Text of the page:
Three alleged gang members have been charged with murder, racketeering, and firearms offenses for their involvement in the slaying of a Bronx man, federal officials said.
Erin Hall, 42, of 1950 Andrews Avenue, fatally shot Felix De La Cruz,who challenged Hall with taunts of “do it, do it,” before Hall shot him in the head on April 15, 2015, according to eyewitness testimony at Hall’s trial.
Latique Johnson, 39, the set’s founder, as well as Brandon Green, 36, and Donnell Murray, 39, were instrumental in the gang’s drug trafficking operations – the Blood Hound Brims sold crack, powder cocaine, and heroin across New York City – as well as acts of gun violence regularly carried out by set members to control Bloods’ territory and intimidate enemy gangs, officials said.
The “Jack Boyz” have carried out numerous shootings, robberies, and drug deals in and around the Bronx, retaliating against rival gangs “to promote the standing and reputation of the Jack Boyz, and to protect the gang’s narcotics business,” federal prosecutors said.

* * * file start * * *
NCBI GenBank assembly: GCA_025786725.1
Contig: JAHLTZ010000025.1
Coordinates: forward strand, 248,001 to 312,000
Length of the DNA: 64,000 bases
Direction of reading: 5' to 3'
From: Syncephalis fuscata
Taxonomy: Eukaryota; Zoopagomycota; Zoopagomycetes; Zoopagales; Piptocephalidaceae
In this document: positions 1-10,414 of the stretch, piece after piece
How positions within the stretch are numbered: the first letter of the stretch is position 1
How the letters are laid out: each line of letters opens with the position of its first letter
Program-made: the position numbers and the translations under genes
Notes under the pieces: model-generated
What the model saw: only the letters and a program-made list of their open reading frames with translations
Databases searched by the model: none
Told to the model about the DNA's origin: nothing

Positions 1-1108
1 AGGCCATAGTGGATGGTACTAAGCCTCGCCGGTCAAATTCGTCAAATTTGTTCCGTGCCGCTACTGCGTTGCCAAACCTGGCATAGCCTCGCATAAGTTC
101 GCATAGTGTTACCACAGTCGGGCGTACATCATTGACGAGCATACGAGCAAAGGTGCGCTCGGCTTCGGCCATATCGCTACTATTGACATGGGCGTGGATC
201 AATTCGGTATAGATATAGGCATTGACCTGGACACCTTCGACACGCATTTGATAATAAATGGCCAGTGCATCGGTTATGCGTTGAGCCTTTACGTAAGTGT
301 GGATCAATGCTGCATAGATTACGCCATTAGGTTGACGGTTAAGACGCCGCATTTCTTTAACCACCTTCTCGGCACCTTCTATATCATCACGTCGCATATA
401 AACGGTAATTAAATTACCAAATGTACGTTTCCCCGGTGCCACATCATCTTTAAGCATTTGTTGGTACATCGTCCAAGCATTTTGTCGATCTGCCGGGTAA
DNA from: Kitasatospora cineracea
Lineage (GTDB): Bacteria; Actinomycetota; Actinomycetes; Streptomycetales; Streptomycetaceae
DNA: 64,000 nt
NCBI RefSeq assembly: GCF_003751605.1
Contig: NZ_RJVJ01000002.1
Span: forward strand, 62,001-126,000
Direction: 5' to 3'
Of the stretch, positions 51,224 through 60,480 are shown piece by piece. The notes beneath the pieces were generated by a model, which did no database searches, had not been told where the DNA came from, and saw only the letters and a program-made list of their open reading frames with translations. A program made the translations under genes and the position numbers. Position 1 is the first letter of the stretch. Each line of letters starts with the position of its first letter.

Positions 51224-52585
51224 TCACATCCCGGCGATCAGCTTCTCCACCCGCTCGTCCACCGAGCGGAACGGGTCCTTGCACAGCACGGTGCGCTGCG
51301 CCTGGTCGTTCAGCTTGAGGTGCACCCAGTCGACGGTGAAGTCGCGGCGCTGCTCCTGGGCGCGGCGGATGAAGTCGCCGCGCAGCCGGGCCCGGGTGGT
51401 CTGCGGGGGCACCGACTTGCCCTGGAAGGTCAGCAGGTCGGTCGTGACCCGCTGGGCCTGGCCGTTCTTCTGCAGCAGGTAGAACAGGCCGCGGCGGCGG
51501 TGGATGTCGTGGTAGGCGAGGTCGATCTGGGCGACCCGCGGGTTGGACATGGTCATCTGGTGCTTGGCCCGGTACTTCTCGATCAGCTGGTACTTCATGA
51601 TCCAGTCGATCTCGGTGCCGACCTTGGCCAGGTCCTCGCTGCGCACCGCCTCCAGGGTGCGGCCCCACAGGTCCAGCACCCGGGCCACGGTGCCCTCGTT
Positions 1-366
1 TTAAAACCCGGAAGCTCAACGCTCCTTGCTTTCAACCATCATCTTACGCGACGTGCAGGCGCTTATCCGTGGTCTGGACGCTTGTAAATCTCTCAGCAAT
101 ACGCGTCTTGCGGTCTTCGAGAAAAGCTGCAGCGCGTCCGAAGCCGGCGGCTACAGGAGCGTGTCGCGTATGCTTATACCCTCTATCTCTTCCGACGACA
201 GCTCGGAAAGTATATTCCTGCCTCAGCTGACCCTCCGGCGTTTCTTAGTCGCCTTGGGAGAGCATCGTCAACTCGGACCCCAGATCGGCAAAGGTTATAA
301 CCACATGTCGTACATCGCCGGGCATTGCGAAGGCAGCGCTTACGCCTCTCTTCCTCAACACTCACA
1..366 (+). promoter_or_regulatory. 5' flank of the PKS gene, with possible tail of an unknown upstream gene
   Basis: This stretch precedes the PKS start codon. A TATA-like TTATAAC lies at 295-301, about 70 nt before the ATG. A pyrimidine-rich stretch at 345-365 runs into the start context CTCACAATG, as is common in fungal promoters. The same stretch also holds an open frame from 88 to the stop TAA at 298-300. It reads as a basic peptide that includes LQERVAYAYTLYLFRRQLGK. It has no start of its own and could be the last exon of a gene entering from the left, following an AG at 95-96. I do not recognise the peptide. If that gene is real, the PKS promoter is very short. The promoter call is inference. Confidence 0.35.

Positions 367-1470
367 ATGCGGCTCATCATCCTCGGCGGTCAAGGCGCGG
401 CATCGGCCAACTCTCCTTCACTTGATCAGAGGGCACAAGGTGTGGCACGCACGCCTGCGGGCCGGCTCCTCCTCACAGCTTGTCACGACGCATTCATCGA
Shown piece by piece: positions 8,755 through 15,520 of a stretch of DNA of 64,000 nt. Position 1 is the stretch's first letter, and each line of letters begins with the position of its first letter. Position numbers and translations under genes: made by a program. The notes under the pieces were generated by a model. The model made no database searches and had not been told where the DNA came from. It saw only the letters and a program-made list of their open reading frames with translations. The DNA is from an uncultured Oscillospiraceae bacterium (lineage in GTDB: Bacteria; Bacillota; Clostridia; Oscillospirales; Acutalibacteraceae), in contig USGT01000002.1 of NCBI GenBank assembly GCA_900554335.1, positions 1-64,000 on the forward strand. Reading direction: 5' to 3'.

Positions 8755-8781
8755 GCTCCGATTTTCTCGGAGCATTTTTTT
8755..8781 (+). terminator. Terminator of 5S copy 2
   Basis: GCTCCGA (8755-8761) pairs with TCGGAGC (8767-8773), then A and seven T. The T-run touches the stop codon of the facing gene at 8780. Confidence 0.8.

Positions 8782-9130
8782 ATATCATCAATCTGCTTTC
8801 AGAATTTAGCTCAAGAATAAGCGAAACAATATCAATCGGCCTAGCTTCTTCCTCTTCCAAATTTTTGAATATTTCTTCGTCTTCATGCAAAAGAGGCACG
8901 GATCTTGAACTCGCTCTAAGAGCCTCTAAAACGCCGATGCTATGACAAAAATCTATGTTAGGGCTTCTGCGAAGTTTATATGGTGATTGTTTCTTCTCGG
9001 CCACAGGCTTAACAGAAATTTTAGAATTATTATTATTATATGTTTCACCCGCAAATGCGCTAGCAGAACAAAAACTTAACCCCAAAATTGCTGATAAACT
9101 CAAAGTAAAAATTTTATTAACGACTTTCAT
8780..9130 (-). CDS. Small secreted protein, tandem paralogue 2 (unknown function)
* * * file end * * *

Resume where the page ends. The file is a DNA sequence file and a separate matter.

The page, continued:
“Every young person who wants a job should be able to get one, period,” Torres told Bronx Justice News. “A job is a deterrent to violence and joining a gang.”
Erin Hall, 42, faces a sentence of up to life in prison for the 2015 slaying of Felix De La Cruz, who challenged Hall with taunts of “do it, do it,” before Hall shot him in the head, according to eyewitness testimony.
When 16-year-old Edgar Garcia allegedly fired three shots across a busy Bronx street Feb. 22, the reputed gang member was partaking in a violent underworld conflict—one whose roots predate his birth, and has sparked dozens of violent assaults and shootings during the past decade.
A 16-year old gang member was taken into custody by NYPD detectives Friday, suspected of firing three shots on a Concourse street bustling with children and other bystanders, police said.
Alleged Trinitarios set leader Diego Suero was denied bail in Bronx Supreme Court today after prosecutors said they had photos, texts, and other evidence showing he’s the leader of the gang responsible for the murder of Lesandro “Junior” Guzman-Feliz.
When a reluctant witness entered a Bronx courtroom this month and identified the man he says murdered his best friend, he defied a taboo against so-called “snitching” that hampers scores of criminal investigations in this borough each year—but which prosecutors are countering with renewed efforts to protect at-risk witnesses in gang cases.